In Brokken v. Brokken, the California Court of Appeals reversed an award of attorney fees incurred in a conservatorship proceeding where no conservator was ever appointed, finding that no statutory authorization exists for the award of attorney fees when there is no conservator.
The Facts of Brokken v. Brokken
Beth and Barry Brokken petitioned to establish a conservatorship over their mother, Doris Mae Brokken. Doris was vigorously opposed to a conservatorship. After two years of litigation, the parties settled the matter without the need for a conservatorship. Doris voluntarily agreed to engage in professional mental health services and the petition was dismissed.
Beth and Barry sought to recover their attorney fees incurred as part of the settlement. Doris did not think that they should get fees, but to facilitate settlement she agreed to let the California probate court decide whether or not they were entitled to attorney fees, and if so, how much they were entitled to.
Beth and Barry filed a petition for attorney fees under California Probate Code section 2640.1.
Doris claimed that the plain language of the statute precluded a fee award because a conservatorship was not established.
Her children argued that equitable principles set forth in Conservatorship of Cornelius supported an award of attorney fees under the unique circumstances of the case. The California probate court granted fees with reservation, finding that the statutory language was clear, but determining that Cornelius “does open the door” to fees. Doris appealed.
California Probate Code Section 2640.1 Authorizes Attorney Fees In Conservatorship Proceedings
California Probate Code section 2640.1 governs the compensation of a guardian, conservator, and attorney in guardianship and conservatorship cases and states in pertinent part:
(a) If a person has petitioned for the appointment of a particular conservator and another conservator was appointed while the petition was pending, but not before the expiration of 90 days from the issuance of letters, the person who petitioned for the appointment of a conservator but was not appointed and that person’s attorney may petition the court for an order fixing and allowing compensation and reimbursement of costs, provided that the court determines that the petition was filed in the best interests of the conservatee.
Any fees awarded under section 2640.1 “shall be charged to the estate of the conservatee.” Cal Prob. Code § 2640.1(c).
No Conservator = No Attorney Fees
The California appeals court began by examining the plain language of section 2640.1, and found that the plain language does not support the attorney fees award when there is no conservator (a point acknowledged by the probate court). Section 2640.1 would apply only if Doris’ children filed their petition for appointment of a specific conservator and another conservator was appointed while their petition was pending. No conservator was ever appointed. Thus, there was no estate of the conservatee from which to pay attorney fees, and no basis or source for a fee award in the statute.
Conservatorship of Cornelius – Attorney Fees In California Temporary and Permanent Conservatorships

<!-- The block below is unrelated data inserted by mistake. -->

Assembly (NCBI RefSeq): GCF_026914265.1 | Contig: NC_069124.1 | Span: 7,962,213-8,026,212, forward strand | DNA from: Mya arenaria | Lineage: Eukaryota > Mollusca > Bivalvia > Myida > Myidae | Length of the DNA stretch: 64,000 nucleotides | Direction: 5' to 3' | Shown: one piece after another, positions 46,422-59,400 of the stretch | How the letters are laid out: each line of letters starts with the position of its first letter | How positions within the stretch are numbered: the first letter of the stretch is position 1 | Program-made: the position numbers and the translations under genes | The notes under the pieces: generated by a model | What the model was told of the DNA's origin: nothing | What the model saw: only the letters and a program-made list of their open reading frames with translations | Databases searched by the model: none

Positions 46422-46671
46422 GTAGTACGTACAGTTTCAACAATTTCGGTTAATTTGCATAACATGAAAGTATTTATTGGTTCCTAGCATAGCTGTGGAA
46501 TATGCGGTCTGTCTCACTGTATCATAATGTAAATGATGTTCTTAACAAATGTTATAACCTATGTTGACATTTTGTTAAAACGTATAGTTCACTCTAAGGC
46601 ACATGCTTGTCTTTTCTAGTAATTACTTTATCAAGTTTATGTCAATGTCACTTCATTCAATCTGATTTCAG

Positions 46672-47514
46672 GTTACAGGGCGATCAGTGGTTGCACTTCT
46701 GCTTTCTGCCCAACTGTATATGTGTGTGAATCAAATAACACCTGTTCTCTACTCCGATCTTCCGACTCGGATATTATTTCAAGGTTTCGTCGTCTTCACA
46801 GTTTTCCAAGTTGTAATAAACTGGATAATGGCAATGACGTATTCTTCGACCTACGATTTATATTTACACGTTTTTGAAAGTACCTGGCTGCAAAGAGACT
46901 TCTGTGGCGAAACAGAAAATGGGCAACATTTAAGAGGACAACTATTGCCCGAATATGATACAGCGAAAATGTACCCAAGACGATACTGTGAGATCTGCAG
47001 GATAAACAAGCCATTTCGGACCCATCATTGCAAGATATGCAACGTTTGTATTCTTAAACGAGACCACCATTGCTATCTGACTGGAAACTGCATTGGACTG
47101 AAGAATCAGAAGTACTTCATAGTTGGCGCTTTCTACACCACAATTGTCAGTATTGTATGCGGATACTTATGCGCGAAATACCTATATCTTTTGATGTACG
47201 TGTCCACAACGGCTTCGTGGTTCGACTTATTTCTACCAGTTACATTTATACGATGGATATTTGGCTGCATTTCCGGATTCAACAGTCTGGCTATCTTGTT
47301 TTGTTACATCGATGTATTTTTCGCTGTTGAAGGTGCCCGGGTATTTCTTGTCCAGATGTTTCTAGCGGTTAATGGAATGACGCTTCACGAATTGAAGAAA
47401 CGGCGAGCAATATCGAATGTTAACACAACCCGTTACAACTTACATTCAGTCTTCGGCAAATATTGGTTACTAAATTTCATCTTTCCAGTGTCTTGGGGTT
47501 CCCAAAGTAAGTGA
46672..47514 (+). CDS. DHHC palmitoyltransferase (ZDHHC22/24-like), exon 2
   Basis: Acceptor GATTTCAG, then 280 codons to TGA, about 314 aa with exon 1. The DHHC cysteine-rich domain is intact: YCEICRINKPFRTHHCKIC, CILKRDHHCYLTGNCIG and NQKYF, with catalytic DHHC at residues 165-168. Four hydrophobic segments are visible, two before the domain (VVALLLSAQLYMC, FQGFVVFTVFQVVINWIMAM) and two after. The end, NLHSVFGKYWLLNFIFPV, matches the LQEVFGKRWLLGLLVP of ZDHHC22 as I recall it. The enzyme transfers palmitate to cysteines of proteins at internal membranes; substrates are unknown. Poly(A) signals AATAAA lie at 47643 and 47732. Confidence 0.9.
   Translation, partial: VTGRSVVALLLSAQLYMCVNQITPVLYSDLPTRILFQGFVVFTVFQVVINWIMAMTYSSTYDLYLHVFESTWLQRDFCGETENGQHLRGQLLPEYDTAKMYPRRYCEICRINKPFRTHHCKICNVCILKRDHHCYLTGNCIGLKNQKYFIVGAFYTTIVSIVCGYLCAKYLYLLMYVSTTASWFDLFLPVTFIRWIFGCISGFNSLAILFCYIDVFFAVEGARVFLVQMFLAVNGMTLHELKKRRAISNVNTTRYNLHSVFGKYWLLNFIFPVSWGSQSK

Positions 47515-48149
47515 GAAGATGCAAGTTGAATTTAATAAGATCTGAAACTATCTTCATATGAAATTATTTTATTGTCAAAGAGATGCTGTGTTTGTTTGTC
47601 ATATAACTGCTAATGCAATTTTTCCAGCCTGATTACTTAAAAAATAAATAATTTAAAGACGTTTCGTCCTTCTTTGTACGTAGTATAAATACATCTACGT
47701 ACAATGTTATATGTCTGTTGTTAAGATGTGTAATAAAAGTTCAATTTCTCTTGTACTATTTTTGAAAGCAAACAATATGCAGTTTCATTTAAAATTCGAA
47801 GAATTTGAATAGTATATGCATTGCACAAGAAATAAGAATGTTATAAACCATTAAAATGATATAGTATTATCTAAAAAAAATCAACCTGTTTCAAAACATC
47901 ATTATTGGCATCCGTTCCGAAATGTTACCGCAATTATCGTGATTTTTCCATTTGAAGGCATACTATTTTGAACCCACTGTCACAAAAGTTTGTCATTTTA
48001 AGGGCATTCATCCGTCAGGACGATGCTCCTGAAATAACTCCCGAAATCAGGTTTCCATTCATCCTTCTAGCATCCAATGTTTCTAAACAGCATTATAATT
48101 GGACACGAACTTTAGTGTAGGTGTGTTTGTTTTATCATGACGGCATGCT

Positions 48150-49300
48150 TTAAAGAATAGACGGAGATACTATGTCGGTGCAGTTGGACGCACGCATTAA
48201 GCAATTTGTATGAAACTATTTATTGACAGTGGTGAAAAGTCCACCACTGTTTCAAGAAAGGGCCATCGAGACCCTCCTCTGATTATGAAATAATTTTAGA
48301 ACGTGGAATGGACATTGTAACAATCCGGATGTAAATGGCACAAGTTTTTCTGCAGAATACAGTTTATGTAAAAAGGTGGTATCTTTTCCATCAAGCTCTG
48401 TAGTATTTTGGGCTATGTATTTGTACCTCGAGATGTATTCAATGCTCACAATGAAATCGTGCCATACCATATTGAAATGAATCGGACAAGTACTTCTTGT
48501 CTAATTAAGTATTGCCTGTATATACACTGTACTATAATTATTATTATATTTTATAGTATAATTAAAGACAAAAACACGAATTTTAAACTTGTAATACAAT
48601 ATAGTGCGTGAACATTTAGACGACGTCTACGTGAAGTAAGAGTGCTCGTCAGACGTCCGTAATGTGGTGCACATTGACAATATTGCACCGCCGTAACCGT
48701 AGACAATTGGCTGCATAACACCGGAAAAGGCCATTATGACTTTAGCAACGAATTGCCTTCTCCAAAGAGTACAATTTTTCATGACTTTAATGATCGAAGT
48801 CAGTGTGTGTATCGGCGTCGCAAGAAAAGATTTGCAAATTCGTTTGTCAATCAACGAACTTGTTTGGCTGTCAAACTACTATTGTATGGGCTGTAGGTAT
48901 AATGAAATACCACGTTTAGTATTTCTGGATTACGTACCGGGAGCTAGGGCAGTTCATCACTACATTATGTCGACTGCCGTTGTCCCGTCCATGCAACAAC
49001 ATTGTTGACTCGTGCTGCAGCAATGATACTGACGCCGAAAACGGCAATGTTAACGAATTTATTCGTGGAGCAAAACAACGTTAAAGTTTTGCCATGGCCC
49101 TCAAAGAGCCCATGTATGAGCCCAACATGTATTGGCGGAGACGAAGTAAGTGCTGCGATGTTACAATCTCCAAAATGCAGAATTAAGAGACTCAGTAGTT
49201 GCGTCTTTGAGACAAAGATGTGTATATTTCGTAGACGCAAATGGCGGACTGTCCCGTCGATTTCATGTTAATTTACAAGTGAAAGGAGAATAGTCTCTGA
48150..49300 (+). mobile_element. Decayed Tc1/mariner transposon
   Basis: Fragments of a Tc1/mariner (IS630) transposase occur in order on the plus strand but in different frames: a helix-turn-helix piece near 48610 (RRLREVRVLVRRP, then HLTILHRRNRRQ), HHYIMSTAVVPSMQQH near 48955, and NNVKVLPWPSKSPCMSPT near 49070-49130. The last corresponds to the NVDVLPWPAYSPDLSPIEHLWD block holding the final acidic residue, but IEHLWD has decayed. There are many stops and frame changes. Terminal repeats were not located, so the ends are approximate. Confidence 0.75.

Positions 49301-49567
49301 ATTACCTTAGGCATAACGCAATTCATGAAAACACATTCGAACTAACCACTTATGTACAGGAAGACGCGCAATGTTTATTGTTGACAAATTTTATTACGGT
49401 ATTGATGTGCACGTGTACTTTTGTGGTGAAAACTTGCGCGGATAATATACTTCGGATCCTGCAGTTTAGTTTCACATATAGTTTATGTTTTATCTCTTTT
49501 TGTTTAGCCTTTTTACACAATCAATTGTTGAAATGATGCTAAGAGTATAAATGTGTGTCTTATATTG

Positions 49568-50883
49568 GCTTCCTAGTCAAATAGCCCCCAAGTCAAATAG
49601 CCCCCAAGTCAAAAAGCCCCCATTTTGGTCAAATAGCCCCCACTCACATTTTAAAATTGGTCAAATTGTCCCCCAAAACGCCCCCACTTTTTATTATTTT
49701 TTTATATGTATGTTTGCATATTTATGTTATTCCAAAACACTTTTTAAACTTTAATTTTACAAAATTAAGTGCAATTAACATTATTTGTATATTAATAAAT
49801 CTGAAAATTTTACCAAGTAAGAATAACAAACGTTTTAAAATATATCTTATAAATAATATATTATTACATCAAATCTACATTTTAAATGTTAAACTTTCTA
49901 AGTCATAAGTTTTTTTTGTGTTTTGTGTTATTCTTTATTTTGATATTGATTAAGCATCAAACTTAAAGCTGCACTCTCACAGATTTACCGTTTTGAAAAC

Doris’ children relied upon Cornelius to argue that section 2640.1 may be read broadly. The California Appeals Court determined that the children read Cornelius too broadly, stating:
At most, it stands for the proposition that payment of fees under sections 2641, subdivision (a) and 2642, subdivision (a) applies to both temporary and permanent conservatorships. Cornelius involved a temporary conservatorship. Here, we have a different statute and no conservatorship. “‘[C]ases are not authority for propositions not considered.’” (American Federation of Labor v. Unemployment Ins. Appeals Bd. (1996) 13 Cal.4th 1017, 1039; B.B. v. County of Los Angeles (2020) 10 Cal.5th 1, 11.)
In Cornelius, a temporary conservatorship was established. The court awarded fees and expenses to the temporary conservator and her attorneys, to be paid from the conservatee’s estate. Section 2642 makes no distinction between a temporary and permanent conservatorship for the purpose of attorney fees.
Cornelius does broadly state “[t]he deciding factor in awarding reimbursement in a conservatorship proceeding is not whether a permanent conservatorship is established but whether expenses were incurred in good faith and in the best interests of the proposed conservatee.” (Cornelius, supra, 200 Cal.App.4th at p. 1205.) The court clarified, however, that “it does not follow that the absence of a permanent conservatorship (whether by court denial or party dismissal) proves that the petition for a permanent conservatorship and the interim temporary conservatorship were not necessary and beneficial to the conservatee. The petition to appoint a permanent conservator, and appointment of a temporary conservator pending resolution of [the] petition, may well benefit the conservatee even if a permanent conservatorship is never established. It is benefit to the conservatee, not establishment of a permanent conservatorship, that a court must look to in deciding whether a temporary conservator is entitled to reimbursement.” (Ibid., italics added.)
Therefore, the focus in Cornelius was whether the statutes allowing attorney fees to a conservator and attorneys for conservators apply in both temporary and permanent conservatorships, not whether fees can be awarded in the absence of any conservator at all.
Here, there was no conservator, and therefore section 2640.1 of the California Probate Code does not authorize an award of attorney fees.